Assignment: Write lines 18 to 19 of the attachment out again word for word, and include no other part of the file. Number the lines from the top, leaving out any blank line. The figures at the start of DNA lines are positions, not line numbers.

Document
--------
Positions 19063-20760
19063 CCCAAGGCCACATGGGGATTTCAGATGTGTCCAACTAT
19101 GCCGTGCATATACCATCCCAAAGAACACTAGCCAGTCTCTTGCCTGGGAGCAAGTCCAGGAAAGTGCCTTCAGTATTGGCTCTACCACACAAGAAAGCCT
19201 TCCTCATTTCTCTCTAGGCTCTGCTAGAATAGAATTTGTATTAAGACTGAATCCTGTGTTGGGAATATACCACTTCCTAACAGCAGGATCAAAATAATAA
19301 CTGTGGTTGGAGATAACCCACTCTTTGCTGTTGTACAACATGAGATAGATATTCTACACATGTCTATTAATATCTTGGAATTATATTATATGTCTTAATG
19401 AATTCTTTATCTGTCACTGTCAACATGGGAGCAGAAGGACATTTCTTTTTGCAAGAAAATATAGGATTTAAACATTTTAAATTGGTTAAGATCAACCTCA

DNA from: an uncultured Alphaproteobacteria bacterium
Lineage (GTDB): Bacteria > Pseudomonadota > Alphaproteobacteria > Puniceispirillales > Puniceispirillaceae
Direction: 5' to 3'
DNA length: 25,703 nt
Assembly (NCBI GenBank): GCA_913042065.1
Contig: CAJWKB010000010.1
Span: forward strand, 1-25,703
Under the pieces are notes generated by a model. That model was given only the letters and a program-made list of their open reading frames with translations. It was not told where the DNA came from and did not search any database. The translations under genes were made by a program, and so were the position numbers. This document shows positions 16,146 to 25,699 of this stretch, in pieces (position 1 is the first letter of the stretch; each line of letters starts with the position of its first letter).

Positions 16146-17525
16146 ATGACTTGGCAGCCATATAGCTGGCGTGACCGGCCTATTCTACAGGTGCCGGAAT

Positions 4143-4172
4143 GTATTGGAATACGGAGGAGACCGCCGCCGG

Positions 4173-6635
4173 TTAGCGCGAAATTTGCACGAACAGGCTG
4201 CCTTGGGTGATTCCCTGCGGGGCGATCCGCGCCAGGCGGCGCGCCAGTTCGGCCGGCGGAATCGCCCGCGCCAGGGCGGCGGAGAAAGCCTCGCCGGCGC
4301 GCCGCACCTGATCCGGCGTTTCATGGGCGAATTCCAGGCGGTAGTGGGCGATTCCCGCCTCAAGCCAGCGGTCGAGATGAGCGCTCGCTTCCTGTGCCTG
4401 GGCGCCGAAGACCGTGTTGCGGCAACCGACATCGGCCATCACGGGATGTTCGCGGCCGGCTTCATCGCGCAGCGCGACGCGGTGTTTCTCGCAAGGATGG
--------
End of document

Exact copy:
4143 GTATTGGAATACGGAGGAGACCGCCGCCGG

Positions 4173-6635